My Own Private Hell
I go to Hottenanny down at the old health clinic across the river. This is where all the mountain musicians come out of the woodwork for a night and sit around in a circle passing songs back and forth in a jam session. It takes guts to go but I know most of the people there so I am less nervous. This means that my fingers won’t tremble when I play, but I’ll still be quite the amateur in their presence.
Kieran is there, and Mel’s brother Quinn, and then my friend Cassandra shows up. I carefully unlock my guitar case and pull out Dad’s pride and joy, the Martin he won in a raffle back in Oregon. It is a $3,000 guitar – something my family could never afford to spend on an instrument. There are all kinds of things that make it sparkle, but I know very little about what they are and why. All I know is that when I play it, the sound waltzes with unending charm throughout the body of the guitar, sing-songing for measures and out-sounding just about any other guitar out there. The pulse of the sound vibrates so much that I can feel it vibrating in my leg and chest (where the guitar rests against my body) when I play.
Immediately Kieran and Quinn are reeled in.
“Oooh, oh. Whatch’ya got there Katey? Looks like a Martin but…”
“It’s a D-35,” I say quietly in the dim light. He raises his eyebrows and turns his head to the side a little bit.
“Whoa, whoa. What year?”
And that is it. They are set off with oohs and ahhhs and whadidyas and howdidyas and holymoleys and then Quinn says,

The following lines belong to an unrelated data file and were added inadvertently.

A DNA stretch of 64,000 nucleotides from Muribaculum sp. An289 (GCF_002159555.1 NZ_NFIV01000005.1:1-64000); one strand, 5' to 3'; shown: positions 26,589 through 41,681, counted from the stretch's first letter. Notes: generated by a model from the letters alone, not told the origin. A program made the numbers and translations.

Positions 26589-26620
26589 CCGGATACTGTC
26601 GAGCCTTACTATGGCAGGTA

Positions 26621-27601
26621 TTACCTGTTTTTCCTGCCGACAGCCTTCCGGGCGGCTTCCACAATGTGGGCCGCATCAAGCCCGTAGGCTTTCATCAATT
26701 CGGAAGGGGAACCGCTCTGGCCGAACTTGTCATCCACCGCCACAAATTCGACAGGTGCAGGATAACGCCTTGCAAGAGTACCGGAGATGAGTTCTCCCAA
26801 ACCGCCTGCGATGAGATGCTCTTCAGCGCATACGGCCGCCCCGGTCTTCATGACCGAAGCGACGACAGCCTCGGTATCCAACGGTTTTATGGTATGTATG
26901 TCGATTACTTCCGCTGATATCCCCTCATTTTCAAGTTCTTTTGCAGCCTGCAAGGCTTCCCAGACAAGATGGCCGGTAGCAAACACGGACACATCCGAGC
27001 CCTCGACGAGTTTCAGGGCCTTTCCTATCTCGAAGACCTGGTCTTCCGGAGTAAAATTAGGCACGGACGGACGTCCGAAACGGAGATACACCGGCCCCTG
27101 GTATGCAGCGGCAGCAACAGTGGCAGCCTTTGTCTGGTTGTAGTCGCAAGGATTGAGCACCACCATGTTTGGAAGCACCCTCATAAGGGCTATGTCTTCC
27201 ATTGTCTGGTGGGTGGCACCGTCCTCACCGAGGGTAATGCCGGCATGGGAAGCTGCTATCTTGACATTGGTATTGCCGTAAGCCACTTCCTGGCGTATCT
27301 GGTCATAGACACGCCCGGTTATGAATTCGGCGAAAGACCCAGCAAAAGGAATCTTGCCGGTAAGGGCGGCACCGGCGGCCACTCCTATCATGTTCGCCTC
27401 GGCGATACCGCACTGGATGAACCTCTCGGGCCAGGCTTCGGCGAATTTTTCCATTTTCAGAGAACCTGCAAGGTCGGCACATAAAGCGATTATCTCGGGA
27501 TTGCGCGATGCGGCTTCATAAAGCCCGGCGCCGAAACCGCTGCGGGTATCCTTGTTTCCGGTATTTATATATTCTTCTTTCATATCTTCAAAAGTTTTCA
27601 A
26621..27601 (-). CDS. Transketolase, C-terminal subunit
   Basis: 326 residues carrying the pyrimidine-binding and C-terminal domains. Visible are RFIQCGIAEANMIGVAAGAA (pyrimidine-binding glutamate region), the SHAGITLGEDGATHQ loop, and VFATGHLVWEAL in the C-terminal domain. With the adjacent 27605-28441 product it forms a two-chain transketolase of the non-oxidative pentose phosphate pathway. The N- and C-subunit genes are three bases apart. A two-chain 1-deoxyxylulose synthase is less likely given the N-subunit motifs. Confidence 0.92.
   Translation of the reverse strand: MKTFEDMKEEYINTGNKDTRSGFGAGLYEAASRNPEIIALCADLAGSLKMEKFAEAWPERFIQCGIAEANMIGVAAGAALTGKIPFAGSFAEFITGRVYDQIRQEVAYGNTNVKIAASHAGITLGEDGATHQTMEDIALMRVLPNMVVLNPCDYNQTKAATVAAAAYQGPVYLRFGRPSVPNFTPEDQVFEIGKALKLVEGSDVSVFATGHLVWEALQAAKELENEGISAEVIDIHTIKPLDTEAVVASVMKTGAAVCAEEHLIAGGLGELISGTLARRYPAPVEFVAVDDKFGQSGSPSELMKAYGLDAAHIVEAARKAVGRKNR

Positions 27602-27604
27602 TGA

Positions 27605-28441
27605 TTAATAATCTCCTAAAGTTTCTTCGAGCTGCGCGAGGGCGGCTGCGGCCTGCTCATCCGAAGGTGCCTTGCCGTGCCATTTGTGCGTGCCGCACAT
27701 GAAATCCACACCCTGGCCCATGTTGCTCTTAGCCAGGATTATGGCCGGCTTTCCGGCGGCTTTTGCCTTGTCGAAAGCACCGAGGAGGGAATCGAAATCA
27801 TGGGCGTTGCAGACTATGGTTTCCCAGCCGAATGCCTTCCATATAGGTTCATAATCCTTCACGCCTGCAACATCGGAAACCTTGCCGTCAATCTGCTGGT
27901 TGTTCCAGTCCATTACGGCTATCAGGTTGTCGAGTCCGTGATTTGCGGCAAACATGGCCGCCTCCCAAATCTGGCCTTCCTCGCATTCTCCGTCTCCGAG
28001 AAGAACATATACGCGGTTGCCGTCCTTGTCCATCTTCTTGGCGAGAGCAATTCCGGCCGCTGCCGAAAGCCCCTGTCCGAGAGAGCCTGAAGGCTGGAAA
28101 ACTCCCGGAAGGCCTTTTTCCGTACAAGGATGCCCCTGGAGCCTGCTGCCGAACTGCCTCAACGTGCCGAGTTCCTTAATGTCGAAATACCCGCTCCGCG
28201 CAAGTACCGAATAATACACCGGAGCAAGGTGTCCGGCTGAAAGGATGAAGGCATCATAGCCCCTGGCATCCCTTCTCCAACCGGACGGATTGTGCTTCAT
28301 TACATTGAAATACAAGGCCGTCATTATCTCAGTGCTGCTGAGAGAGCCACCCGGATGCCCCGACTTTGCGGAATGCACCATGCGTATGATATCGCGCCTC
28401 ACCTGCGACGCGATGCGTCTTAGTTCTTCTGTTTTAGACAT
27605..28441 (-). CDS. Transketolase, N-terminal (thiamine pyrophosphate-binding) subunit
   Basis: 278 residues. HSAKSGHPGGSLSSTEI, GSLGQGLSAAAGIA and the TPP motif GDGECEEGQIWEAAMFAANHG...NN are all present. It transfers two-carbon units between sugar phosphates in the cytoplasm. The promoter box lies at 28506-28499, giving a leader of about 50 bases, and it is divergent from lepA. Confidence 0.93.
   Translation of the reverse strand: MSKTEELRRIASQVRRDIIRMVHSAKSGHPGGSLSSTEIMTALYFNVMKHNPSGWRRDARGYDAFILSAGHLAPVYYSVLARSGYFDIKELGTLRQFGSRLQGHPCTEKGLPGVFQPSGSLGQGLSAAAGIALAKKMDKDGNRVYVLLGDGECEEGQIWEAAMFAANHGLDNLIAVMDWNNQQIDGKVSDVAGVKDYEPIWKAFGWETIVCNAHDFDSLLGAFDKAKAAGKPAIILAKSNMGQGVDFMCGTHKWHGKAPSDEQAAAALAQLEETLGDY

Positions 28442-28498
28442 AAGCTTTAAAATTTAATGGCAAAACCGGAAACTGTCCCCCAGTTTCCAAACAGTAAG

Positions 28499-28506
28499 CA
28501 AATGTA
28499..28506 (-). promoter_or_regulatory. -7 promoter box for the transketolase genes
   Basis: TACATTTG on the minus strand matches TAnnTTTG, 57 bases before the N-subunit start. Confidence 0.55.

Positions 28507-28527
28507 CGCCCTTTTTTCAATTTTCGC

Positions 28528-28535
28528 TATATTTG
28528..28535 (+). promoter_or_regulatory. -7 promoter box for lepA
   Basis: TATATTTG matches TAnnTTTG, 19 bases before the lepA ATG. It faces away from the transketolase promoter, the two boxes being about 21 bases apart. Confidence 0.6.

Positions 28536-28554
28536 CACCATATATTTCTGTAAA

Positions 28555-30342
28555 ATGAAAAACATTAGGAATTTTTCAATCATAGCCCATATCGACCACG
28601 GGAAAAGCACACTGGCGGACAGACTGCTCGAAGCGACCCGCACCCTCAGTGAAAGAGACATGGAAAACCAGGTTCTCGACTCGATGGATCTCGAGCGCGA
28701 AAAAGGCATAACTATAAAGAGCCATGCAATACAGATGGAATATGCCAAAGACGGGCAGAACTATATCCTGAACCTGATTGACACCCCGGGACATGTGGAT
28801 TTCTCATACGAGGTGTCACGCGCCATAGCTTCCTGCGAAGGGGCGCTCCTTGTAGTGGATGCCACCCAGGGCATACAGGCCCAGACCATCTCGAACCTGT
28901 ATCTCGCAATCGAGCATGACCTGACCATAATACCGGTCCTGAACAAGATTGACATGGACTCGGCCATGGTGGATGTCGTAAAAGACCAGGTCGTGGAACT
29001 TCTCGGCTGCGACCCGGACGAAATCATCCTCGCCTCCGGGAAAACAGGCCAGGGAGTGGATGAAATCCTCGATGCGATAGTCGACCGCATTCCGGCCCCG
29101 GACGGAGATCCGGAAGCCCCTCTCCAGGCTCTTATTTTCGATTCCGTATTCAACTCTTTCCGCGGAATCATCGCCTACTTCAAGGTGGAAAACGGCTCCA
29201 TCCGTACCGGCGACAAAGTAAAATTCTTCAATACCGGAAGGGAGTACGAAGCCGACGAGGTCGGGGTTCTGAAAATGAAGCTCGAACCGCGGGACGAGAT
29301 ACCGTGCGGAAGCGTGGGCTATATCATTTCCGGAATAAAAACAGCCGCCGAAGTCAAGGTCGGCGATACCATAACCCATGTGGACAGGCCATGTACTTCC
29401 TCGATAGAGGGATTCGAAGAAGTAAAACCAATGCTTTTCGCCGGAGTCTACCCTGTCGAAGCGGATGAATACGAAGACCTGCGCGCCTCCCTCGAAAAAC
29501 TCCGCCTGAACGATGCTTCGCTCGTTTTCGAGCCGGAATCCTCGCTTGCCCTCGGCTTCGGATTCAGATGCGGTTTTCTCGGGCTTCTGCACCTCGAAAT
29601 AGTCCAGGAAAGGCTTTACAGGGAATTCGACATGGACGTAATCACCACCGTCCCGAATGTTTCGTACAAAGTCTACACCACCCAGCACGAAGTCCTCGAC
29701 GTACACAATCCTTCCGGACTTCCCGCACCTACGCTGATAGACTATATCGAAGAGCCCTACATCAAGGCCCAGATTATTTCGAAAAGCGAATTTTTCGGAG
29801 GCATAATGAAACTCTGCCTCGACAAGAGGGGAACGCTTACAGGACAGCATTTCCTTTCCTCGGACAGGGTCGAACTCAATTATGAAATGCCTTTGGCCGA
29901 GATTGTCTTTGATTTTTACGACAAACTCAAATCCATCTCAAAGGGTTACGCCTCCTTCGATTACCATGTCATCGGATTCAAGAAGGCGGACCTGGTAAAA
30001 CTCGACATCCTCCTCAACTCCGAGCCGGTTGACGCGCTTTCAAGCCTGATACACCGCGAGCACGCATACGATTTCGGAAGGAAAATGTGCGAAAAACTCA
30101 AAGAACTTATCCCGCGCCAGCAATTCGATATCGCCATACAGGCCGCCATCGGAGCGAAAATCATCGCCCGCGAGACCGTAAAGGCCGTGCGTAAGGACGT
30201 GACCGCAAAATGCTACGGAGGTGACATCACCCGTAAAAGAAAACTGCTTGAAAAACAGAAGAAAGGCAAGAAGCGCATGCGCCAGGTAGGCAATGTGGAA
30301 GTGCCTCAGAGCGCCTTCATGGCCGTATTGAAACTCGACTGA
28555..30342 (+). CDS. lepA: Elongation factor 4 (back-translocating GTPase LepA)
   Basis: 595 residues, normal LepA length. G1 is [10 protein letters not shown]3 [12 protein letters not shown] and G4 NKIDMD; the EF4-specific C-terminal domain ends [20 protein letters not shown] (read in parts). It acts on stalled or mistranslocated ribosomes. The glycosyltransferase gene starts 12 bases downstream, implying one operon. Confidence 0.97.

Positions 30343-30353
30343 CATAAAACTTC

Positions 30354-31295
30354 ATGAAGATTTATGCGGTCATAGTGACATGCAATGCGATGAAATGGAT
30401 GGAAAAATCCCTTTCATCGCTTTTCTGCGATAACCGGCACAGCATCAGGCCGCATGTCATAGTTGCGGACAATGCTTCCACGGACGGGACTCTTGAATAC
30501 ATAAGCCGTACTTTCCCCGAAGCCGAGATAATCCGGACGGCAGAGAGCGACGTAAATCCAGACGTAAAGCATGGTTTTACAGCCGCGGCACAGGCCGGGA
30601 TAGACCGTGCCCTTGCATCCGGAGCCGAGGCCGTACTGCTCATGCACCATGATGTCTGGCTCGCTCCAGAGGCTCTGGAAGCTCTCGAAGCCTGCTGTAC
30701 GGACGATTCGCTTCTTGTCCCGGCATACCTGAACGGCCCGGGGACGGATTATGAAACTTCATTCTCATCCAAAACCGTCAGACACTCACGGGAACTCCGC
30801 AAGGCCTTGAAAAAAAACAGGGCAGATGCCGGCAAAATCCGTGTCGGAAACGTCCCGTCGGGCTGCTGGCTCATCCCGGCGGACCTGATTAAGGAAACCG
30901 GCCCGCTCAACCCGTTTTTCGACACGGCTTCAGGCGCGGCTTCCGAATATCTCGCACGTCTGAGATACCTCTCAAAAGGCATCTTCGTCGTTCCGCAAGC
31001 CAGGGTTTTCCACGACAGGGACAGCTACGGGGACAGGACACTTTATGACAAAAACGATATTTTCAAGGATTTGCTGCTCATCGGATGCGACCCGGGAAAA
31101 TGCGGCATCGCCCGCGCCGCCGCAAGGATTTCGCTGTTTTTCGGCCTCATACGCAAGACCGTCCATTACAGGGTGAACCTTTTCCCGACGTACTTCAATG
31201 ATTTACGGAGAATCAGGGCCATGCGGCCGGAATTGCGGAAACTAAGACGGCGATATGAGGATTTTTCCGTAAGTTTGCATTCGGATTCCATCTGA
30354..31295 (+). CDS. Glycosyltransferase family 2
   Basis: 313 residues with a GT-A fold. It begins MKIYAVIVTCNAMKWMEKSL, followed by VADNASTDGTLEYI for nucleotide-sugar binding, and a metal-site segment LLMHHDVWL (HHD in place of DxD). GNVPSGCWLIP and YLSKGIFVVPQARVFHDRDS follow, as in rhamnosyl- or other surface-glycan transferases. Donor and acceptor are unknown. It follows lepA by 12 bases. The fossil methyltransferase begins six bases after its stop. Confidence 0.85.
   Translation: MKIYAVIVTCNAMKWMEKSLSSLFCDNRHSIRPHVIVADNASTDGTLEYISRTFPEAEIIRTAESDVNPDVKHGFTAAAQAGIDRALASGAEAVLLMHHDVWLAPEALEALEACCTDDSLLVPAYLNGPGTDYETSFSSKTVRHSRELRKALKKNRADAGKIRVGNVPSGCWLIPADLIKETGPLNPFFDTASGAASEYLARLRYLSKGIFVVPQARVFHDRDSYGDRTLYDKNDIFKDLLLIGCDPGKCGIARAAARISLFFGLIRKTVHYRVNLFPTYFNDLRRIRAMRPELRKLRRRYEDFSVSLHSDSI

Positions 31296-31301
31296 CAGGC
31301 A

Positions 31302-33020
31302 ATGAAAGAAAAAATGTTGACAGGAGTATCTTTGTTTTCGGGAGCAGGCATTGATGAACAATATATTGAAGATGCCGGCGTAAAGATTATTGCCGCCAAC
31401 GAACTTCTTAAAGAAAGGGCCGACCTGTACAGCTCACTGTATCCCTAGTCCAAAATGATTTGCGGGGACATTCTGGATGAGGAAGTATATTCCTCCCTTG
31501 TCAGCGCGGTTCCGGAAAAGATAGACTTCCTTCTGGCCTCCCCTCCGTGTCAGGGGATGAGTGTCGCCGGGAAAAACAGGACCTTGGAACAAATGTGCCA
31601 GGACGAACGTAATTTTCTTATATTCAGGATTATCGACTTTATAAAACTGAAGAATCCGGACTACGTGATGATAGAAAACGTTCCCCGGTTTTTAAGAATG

“Hey, turn it around, let me see the back.”
I hesitate, then let out a long slow breath that holds the weight of a flashback. Three weeks ago at a craft school jam session, I brought the Martin and my banjo along with me to play. Seeing as how there were already seven guitars, I pulled out my banjo to join in and kept the Martin in its case, safely at my feet. But as is my nature during jam sessions, I became overly focused on my fingers – what they were doing, how they were moving, if I was on pitch – and unbeknownst to me someone had picked up the Martin case and set it on top of an electric heater that was turned on. Within a few minutes there was a crisp smell and my friend lept to the guitar case, which was hot to the touch, and yanked it off the heater. Now 1/3 of the finish on the Martin is foggy white and will never be the same again.
“It’s been through a recent trauma,” I say, spinning the Martin around to show them the elegant three paneled back and accompanying stain. They grimace, grumble, mumble, frown, ache with sympathy for the instrument as a mother would for her child. I quickly turn it back around and try to change the subject. The event was so heartbreaking that I haven’t even been able to write about it since that night – let alone really tell anyone except my Dad (who still has not looked at the Martin, preferring to preserve the pristine image of its majestic body in his mind’s eye). As well-meaning as Kieran and Quinn are, I do not want to go into the finer details of the trauma and try to redirect conversation.
They press on, I reveal a little and lead into a Bob Dylan song that safely gets us off the topic of the damaged Martin.